On November 5, 2013, FEMA issued revised flood maps that will impact many property owners in York and Cumberland counties. The revised maps are expected to shift flood lines farther inland and place many properties in flood zones that were not previously.
What does this mean for impacted property owners?
Once the map amendments take effect, owners of property situated in a FEMA flood zone generally must carry FEMA flood insurance and comply with federal and local floodplain management standards.
If you are required to purchase FEMA flood insurance, it may substantially increase your annual insurance costs and adversely affect your property’s marketability. The relationship between the base flood elevation shown on the revised FEMA maps and your structure’s ground floor elevation helps determine the amount of your flood insurance premium. Generally speaking, the higher the base flood elevation above the structure’s ground floor elevation, the higher the premium, although there are a number of factors that are used to calculate flood insurance premiums, including the year of building construction, number of floors, location, flood zone, deductible chosen and amount of coverage chosen.
Future improvements or development of your property must also meet federal and local floodplain regulations, which may limit or prevent you from developing or improving your property or rebuilding a structure on your property that has been damaged by flooding. Typically, building or expanding in a flood zone entails additional engineering, building, and other costs to meet applicable floodplain standards.
How do I find out whether my property will be impacted by the FEMA map changes?
To find out if your property has been placed in a flood zone, visit your town or city hall to view a copy of the revised flood maps, or view the maps online at FEMA’s website. FEMA is also required to publish notice of the revised maps in a local newspaper. If the revised maps place your property in a flood zone, we suggest contacting a FEMA-approved insurance agent (if you need a referral, FEMA provides that service at 1-888-435-6637) to discuss your flood insurance options and costs.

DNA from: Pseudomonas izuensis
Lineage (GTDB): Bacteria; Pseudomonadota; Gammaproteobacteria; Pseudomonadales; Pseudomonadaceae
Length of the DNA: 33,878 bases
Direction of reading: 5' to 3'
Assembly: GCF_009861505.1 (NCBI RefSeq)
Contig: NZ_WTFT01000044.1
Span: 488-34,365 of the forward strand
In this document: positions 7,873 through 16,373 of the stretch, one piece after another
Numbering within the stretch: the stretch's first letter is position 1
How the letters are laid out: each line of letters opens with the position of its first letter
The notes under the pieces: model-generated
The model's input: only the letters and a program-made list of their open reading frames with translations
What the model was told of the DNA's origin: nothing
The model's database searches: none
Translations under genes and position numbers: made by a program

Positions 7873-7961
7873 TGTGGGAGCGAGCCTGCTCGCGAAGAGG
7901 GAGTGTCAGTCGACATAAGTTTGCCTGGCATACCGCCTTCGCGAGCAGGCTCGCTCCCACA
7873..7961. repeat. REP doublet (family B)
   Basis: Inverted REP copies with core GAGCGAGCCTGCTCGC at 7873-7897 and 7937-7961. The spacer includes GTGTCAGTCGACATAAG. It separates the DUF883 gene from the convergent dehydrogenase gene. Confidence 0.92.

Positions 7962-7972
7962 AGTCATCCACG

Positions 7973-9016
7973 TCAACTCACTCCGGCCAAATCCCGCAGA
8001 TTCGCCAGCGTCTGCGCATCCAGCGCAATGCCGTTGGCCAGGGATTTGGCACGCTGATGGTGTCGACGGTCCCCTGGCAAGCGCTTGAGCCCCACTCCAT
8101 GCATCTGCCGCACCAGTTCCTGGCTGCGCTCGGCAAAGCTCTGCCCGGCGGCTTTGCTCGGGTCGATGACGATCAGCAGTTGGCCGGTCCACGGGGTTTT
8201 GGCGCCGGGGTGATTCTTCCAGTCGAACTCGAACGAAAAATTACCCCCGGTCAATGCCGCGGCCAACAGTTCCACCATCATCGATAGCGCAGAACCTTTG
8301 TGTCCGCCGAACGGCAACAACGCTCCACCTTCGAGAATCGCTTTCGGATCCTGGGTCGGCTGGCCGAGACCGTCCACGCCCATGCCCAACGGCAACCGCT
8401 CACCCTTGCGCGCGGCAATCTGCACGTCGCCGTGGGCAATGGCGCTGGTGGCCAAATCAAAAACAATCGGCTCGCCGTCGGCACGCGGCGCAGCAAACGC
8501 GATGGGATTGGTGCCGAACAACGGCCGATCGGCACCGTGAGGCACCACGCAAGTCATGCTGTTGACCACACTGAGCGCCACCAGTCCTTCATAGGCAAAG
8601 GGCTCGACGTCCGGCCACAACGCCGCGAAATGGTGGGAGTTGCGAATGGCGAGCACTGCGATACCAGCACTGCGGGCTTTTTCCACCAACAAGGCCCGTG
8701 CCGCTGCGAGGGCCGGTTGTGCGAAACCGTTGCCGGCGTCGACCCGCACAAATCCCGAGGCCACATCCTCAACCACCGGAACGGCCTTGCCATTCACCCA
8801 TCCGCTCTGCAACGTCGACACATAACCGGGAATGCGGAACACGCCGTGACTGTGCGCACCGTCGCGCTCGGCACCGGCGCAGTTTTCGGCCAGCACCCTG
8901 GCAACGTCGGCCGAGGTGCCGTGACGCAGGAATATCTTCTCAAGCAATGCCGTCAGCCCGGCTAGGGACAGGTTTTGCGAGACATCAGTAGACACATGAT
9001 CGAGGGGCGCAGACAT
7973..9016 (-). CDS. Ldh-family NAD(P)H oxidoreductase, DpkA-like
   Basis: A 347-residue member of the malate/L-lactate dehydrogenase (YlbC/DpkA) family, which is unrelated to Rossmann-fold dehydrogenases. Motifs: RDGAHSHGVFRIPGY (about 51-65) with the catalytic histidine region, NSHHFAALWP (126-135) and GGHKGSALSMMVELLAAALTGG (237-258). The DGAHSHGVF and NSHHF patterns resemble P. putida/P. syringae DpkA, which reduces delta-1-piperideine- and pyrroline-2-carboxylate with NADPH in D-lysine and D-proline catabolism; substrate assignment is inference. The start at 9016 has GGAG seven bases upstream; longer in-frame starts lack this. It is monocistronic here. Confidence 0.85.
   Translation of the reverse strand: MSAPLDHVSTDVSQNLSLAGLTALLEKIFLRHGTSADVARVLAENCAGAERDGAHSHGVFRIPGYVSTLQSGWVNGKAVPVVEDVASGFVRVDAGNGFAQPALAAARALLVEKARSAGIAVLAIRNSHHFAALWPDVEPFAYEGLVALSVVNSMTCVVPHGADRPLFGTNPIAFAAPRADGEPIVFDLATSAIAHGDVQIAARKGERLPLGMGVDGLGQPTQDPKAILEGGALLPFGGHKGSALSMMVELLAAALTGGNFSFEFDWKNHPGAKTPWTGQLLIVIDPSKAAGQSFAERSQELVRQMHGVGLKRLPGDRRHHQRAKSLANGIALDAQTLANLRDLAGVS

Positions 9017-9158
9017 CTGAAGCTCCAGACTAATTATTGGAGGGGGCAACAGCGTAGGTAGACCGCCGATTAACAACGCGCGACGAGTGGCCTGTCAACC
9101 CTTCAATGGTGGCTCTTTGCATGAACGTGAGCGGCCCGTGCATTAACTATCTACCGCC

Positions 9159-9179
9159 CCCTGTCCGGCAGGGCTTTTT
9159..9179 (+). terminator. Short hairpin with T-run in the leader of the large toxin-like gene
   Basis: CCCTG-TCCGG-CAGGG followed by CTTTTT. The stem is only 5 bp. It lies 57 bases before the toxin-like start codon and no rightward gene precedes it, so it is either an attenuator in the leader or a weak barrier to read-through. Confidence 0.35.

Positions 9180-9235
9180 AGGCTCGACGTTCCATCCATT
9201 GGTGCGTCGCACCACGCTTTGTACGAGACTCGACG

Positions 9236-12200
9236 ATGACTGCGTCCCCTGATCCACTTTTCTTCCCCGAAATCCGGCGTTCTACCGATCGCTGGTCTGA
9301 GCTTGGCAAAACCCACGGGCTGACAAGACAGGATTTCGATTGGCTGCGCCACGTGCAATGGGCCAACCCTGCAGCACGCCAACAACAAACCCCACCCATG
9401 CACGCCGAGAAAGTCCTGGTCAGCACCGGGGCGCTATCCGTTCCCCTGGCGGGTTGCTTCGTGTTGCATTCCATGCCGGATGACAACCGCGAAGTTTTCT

Is there any way to dispute the map changes?
Yes, if you believe your property has been improperly placed in a flood zone, you may appeal. FEMA has an initial 90-day appeal period during which property owners and municipalities can challenge the flood zone designations prior to the maps becoming final. The 90-day appeal period begins to run once the affected municipalities have been notified and notices of the revised maps have been published in a local newspaper. Many municipalities have hired their own engineers and are gearing up to appeal on behalf of their residents. To find out if your town or city is planning to appeal on your behalf, visit or call your municipal office. Individual property owners may also appeal, even if their municipality is also planning to appeal. Some property owners may find that making a separate, individual appeal makes sense and could increase the chances of their property being removed from the flood zone. If your city or town is not planning to appeal the maps on a community-wide basis, your only option is to make an individual appeal.
Perkins Thompson advises property owners on FEMA floodplain regulations and map amendments. If you would like to learn how the FEMA map changes may impact a specific property or appeal your property’s flood zone designation, please contact one of the attorneys below.
Christoper M. Dargie
Joseph C. Siviski
James N. Katsiaficas